• 4;3 standard—(1.33:1) (generally read as “Four-Three”“Four-by-Three”, or “Four-to-Three”) for standard television has been in use since the invention of moving picture cameras and many computer monitors employ the same aspect ratio. 4:3 was the aspect ratio used for 35 mm films in the silent era and is used today for film production under the name Super 35. It is also very close to the 1.375:1 aspect ratio defined by theAcademy of Motion Picture Arts and Sciences as a standard after the advent of optical sound-on-film. By having TV match this aspect ratio, movies originally photographed on 35 mm film could be satisfactorily viewed on TV in the early days of the medium (i.e. the 1940s and the 1950s). When cinema attendance dropped, Hollywood created widescreen aspect ratios (such as the 1.85:1 ratio mentioned earlier) in order to differentiate the film industry from TV.
    • 2.21:1—A NTSC DVD video stream is 720×480 (1.5:1), which is an impossible aspect ratio for a movie. So, each MPEG-2 Video stream has a DAR (Display Aspect Ratio) flag. The flag tells the player for what kind of target display the stream has been encoded. There’s 4 values: 1:1, 4:3, 16:9 and 2.11:1. The first and last one are not terribly important since there’s no TVs having these aspect ratios. (e.g Old Boy Fight Scene looks better in the 2.21:1 DAR.) Most compressors will typically apply one of three solutions for adjusting to fit a 4:3 or 16:9 TV standard:
      • Adding mattes
        • Letterboxing (WS –>SD; adding black bars to top and bottom),
        • Pillarboxing (or reverse letter boxing adds black bars to sides to make video fit on a wider screen.)
      • Anamorphic (squeezing 1.5:1 into 4:3)
      • Pan and Scan (4:3 Hell for viewers!)
    • Common Cinematic Aspect Ratios:
      • 1.85:1, 2.35:1 (“scope” between 1958-1970) otherwise know today as 2.39:1 and 2.40:1—Some directors like to shoot in 1.85, the standard widescreen cinema format, while others prefer 2.35. Some prefer a mix.

Aspect Ratios

Some common aspect ratios
1.33:1 (4:3)
Old television & computer monitor standard
1.41:1
Lichtenberg ratio 1:√2 ~1:1.4142, ISO 216paper sizes (A4)
1.5:1 (3:2)
Classic 35 mm film
1.6:1 (8:5)
(Credit cards are 85.6 × 54 mm which is ~1.59:1)
1.618:1
The golden ratio
1.66:1 (5:3)
A common European widescreen standard; native Super 16 mm film.
1.77:1 or 1.78:1 (16:9)
HD video standard. Most consumer camcorders shoot in this DAR.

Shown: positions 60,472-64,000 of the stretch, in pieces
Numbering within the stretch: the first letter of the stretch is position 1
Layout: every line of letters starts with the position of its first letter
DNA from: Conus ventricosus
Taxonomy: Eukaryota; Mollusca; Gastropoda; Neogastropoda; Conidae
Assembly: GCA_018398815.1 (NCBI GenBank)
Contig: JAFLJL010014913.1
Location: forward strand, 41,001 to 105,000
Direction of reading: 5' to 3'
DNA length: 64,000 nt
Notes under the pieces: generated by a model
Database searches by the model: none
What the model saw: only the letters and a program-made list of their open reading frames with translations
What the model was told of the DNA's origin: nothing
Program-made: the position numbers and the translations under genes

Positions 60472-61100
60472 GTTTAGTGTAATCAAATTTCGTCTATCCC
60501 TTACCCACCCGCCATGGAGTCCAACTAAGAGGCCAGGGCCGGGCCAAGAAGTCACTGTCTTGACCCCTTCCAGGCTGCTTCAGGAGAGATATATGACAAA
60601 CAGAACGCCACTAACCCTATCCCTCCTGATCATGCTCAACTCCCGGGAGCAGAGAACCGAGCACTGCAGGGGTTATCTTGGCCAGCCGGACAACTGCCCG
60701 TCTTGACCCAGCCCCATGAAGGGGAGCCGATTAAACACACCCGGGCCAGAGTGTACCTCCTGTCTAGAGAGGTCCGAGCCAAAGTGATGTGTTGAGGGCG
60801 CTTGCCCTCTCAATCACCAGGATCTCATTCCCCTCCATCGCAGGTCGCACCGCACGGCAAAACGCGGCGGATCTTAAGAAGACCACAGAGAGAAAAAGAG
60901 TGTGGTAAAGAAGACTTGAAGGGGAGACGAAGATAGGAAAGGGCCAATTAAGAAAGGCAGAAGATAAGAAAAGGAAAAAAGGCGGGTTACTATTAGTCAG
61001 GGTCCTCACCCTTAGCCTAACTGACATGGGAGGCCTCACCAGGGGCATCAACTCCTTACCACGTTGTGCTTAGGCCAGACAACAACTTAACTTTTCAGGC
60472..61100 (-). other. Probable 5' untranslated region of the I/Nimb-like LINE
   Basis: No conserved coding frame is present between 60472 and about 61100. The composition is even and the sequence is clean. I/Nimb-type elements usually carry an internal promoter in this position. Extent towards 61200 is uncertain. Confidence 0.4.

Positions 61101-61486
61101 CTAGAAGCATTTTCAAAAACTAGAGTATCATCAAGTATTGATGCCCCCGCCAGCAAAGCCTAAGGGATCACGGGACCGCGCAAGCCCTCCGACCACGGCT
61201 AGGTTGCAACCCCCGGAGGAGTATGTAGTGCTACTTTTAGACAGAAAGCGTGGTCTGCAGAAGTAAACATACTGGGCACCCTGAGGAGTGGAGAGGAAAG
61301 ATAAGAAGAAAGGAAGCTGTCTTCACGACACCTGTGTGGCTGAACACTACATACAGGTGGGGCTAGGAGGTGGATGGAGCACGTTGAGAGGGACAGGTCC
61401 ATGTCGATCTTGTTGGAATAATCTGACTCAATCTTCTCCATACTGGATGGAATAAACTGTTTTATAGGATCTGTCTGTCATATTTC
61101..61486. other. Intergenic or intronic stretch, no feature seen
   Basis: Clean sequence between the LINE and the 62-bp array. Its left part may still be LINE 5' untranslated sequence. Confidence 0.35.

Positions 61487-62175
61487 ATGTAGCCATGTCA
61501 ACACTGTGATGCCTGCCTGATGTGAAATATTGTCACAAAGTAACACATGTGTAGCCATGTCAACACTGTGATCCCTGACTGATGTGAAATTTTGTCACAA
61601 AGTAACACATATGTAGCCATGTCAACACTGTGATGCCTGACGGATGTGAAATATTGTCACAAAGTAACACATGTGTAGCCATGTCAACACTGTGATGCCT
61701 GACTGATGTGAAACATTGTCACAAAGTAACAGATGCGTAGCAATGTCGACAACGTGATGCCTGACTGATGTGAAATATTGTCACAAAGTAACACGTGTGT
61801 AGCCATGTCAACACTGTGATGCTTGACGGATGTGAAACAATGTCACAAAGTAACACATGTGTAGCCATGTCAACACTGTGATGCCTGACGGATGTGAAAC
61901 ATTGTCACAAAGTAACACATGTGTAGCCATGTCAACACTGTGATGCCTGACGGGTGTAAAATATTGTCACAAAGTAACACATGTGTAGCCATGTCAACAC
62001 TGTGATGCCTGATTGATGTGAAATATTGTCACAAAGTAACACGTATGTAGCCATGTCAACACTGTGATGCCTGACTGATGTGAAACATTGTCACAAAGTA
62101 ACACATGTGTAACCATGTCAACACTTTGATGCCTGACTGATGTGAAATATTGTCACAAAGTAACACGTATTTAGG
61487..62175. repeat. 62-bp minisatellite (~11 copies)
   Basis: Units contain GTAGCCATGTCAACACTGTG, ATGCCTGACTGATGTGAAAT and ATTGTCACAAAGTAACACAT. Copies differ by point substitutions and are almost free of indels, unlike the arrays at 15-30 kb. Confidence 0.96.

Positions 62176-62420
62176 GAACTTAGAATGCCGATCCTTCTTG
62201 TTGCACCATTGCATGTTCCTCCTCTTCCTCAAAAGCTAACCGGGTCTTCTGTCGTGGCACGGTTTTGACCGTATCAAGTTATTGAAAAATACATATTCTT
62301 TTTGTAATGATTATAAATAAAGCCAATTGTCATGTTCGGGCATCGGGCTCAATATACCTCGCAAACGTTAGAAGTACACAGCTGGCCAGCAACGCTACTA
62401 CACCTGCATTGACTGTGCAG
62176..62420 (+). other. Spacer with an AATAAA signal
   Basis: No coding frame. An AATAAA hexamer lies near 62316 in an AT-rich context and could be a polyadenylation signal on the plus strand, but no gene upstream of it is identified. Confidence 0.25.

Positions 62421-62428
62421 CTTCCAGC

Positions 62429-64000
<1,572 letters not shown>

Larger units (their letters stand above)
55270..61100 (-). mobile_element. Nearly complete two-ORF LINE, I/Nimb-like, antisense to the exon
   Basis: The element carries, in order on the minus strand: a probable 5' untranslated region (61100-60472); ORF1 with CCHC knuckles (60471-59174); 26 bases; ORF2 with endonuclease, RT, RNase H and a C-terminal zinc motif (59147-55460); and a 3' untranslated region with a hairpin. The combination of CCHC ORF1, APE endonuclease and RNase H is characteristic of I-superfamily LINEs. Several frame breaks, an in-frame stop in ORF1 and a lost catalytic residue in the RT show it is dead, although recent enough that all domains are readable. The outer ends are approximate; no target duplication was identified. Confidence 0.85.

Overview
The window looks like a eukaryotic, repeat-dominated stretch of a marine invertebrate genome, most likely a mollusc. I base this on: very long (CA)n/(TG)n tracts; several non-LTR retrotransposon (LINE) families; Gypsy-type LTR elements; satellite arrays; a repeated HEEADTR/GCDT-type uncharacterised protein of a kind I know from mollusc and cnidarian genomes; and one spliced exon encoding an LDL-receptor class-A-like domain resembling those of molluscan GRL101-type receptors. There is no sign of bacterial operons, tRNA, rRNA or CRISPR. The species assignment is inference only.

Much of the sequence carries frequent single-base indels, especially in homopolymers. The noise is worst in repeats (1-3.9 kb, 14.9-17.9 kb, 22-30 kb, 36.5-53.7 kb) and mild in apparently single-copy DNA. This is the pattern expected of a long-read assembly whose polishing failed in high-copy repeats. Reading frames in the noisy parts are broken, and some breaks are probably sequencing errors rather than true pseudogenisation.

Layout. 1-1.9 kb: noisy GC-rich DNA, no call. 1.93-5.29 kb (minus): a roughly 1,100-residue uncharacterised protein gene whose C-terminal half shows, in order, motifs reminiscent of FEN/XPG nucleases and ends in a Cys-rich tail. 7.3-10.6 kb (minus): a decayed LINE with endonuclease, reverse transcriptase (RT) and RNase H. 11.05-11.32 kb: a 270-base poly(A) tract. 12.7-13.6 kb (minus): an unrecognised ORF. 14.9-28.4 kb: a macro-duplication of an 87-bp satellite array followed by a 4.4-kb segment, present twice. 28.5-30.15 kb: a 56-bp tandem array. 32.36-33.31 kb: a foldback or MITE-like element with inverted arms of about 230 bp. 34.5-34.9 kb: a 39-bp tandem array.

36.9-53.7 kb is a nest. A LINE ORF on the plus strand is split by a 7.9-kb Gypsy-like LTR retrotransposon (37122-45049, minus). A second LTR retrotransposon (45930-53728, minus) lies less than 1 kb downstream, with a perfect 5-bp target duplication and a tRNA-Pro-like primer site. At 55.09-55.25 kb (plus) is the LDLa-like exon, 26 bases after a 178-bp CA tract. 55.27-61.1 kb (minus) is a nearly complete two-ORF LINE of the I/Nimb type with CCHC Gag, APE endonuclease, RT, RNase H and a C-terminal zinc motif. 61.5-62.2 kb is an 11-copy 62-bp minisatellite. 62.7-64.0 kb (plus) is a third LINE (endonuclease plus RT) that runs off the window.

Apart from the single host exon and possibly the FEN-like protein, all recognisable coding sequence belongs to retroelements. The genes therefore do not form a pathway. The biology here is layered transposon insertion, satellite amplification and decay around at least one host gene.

2.39:1 or 2.40:1
A current widescreen cinema standard
  • Safe AreaTVs made between 1950-70 varied in how much of the image they showed.  As a result broadcasters created “safe areas.”  These displays can be toggled on more expensive cameras.  Others just show the following safe areas:
    • Overscan—Crop around the image to display only what the home TV will see.
      • Title Safe area
      • Action Safe area
    • Underscan—Display the entire video image.

Overscan_examples.svg (1)

  • Camera and Videotape formats:
    • Increasingly, video is being produced in a tapeless environment.  This means, no more physical copies lying around film houses.  Everything is being captured on image cards or other digital storage devices.  Most consumer camcorders capture to standard SD cards.
    • The video format history of NTSC includes the following mediums: VHS, 3.4 (Umatic), Betacam/MII, MiniDV, DVC Pro/DV Cam, Digital Betacam, etc.
Advertisements

About bryantanner

I'm obsessed with learning via the appropriate technology. My professional mission is to effectively deliver instruction to learners in a way that yields the greatest results for all stakeholders involved.
This entry was posted in Uncategorized. Bookmark the permalink.

One Response to Introduction to Video: Terms and Concepts

  1. Pingback: Shane Hurlbut – Aspect Ratios for Your Story; A Response – Britt Moore

Leave a Reply

Fill in your details below or click an icon to log in:

WordPress.com Logo

You are commenting using your WordPress.com account. Log Out / Change )

Twitter picture

You are commenting using your Twitter account. Log Out / Change )

Facebook photo

You are commenting using your Facebook account. Log Out / Change )

Google+ photo

You are commenting using your Google+ account. Log Out / Change )

Connecting to %s